... an implication of a "second class" type of "citizen". Scurvy used to affect the working sailors in sailing ships due to malnutrition, [the East London "limeys" were English sailors thus called because of their consumption of limes while on sea voyages] and the people in the lower decks are likened to those "travelling steerage" as immigrants did in the early years of the century.

You'll be best able to determine from the context whether this applies or not, but scurvy does not develop instantaneously, nor is it common in the Western world in this day and age.

In other words, it might mean something like "if you can't stand the heat, get out of the kitchen", or, "if you're not gonna make it up here, go down to the 'lower classes'".

HTH

Dee

Hermeneutica
Switzerland
Local time: 17:47
Native speaker of: Native in SpanishSpanish, Native in EnglishEnglish

Peer comments on this answer (and responses from the answerer)
agree  Vicky Papaprodromou
5 mins
  -> Hi Vicky! Thank you!

agree  hookmv: Context is too limited, but I think this is the best answer.
2 hrs
  -> Thanks very much!

agree  Özden Arıkan: given the toooo limited context, this may sound even far-fetched though, but my instinct says you're right about the class connection :)
14 hrs
Login to enter a peer comment (or grade)

29 mins   confidence: Answerer confidence 2/5Answerer confidence 2/5 peer agreement (net): +2
Scurvy is not instant


Explanation:
Scurvy is not instant.

Scurvy normally takes some time to develope and it usually is not associated with sea-sickness. By the time you get your first symptons of scurvy, you usually have been at sea long enough to overcome your sea-sickness.

Maybee she is exagertaing or being metaphorical. A humorus comment on the passangers eating habits pehaps? Or she might be saying, that if the passengers don't overcome their seasickness soon their haelth will suffer.

It is also possible, that the charcter (or pehaps the author writing her) simply has no idea, what she is talking about.

Some more context might help shed some light on this.

Lars Helbig
Germany
Local time: 17:47
Works in field
Native speaker of: Native in GermanGerman

Peer comments on this answer (and responses from the answerer)
agree  Charlie Bavington: with the "no idea what talking about" bit !! The speaker is ignorant (deliberately? who knows) and it's just an attempt to draw a parallel between the current situation (seasickness) and another bad nautical situation (the times when scurvy was rife)
1 hr

agree  humbird: Yes, scurvy is a malady of olden day seafarers where supply fresh veges/fruits (souce of Vitamin C) was scarece. It develops over time. It appears the conversation was jokingly carried out or in allusion.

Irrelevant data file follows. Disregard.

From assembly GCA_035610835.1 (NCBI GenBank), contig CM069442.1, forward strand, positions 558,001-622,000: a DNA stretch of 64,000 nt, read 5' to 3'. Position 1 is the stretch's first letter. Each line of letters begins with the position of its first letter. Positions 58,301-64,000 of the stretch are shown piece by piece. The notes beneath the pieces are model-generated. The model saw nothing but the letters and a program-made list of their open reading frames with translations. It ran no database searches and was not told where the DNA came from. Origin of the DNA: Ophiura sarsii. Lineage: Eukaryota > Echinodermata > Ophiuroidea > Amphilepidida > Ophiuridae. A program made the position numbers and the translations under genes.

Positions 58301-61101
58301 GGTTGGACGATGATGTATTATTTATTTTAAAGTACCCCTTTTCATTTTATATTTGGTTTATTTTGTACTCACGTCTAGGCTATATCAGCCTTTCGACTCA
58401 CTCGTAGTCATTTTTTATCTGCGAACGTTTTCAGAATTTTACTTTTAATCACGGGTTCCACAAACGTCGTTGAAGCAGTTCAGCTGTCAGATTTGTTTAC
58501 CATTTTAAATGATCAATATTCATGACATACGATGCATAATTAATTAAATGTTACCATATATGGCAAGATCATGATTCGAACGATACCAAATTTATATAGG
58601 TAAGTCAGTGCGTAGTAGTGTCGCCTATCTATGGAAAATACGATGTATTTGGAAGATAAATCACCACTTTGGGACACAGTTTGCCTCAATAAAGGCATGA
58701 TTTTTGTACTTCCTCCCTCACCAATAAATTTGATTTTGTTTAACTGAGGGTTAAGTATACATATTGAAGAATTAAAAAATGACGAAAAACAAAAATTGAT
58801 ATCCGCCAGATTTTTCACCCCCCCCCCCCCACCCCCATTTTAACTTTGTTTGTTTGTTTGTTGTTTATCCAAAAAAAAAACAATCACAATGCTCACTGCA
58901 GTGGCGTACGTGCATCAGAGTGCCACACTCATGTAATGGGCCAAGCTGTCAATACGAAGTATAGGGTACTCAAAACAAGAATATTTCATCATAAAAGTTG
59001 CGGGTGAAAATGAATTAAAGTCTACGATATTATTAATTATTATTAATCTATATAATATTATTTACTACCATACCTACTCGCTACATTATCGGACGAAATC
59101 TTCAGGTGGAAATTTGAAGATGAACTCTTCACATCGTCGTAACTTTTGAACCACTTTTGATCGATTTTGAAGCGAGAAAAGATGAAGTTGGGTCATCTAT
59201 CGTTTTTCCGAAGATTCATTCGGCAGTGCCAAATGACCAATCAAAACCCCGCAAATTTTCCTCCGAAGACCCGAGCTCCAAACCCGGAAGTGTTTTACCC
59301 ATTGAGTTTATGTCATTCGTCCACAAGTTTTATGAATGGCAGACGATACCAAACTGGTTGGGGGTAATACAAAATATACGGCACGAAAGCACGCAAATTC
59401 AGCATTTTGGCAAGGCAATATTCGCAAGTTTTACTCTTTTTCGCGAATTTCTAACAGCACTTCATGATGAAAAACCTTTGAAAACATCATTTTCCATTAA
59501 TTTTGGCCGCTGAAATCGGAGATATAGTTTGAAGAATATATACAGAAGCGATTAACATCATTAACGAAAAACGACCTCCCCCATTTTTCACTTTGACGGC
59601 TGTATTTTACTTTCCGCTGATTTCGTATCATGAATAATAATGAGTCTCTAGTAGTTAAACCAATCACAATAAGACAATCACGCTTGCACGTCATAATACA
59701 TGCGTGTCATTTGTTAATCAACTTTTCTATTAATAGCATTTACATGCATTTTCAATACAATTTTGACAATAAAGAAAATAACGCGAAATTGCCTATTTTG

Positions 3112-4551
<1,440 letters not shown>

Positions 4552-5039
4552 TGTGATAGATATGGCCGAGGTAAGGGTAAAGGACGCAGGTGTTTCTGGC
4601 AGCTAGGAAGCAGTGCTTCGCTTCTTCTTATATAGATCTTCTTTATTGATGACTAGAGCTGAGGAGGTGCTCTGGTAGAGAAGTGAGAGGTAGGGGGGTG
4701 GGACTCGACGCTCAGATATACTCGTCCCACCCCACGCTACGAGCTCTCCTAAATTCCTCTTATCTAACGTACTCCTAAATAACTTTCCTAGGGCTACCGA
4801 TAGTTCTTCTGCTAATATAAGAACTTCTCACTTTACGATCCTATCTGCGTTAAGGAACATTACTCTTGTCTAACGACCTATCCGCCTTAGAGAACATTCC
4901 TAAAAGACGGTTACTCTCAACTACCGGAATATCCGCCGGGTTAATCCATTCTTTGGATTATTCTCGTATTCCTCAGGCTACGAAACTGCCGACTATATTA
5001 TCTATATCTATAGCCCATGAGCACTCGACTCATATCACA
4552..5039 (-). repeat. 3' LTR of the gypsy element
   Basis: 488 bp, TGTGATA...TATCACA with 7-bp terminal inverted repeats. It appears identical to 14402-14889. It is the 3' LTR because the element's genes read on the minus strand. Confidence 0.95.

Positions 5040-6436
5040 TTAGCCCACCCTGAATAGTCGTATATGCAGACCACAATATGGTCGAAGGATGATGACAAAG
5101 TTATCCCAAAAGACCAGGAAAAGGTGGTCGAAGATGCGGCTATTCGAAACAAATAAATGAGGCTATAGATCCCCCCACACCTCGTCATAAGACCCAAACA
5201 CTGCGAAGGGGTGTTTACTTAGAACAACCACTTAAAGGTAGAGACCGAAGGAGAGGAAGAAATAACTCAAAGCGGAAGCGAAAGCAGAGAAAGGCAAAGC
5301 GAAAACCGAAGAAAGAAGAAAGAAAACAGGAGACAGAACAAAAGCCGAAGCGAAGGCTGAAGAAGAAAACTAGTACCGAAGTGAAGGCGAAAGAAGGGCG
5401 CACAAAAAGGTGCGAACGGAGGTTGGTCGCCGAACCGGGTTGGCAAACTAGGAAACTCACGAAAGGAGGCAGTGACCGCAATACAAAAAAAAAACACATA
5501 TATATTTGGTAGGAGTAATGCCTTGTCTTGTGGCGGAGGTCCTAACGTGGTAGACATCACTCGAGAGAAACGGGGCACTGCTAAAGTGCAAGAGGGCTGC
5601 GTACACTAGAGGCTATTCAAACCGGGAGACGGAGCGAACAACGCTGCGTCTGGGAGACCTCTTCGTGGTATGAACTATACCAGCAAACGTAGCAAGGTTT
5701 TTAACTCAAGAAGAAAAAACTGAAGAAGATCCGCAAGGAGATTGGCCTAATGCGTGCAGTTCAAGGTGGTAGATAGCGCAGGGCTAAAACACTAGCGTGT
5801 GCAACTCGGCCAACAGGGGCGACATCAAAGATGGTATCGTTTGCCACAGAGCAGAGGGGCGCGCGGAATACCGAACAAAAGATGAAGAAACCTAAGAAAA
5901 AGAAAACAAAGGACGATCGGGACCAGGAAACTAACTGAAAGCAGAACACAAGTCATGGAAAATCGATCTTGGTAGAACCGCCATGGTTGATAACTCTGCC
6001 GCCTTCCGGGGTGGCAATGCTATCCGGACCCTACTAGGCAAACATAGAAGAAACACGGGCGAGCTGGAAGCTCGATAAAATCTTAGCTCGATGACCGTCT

6 hrs
Login to enter a peer comment (or grade)

1 hr   confidence: Answerer confidence 3/5Answerer confidence 3/5 peer agreement (net): +1
instant heaves/


Explanation:
I'm pretty sure the use of "scurvy" is mistaken, given the context- It sounds like the writer wanted to use something that sounded "nautical" and didn't know the real meaning of the word chosen.
As others have pointed out it isn't something even conceivably "instant".

Gerard Michael Burns
Paraguay
Local time: 11:47
Native speaker of: English

Peer comments on this answer (and responses from the answerer)
agree  Nancy Arrowsmith: is possible...
1 hr
Login to enter a peer comment (or grade)

3 hrs   confidence: Answerer confidence 5/5
see comment below


Explanation:
scurvy was an illness related to the lack of vitamin intake during sea journeys in early maritime exploration. It's symptoms were vomiting, grey-greenish coloration of the face, bleeding gums, extreme weakness. Here the writer is referring to the fact that those who are sea sick have similar symptoms (facial coloration, nausea, inability to fulfil any duty). The only difference is that scurvy requested 3 weeks minimum before becoming visible.

Hacene
United Kingdom
Local time: 16:47
Native speaker of: Native in FrenchFrench
PRO pts in category: 12
Login to enter a peer comment (or grade)




Return to KudoZ list


KudoZ™ translation help
The KudoZ network provides a framework for translators and others to assist each other with translations or explanations of terms and short phrases.



See also:



Term search
  • All of ProZ.com
  • Term search
  • Jobs
  • Forums
  • Multiple search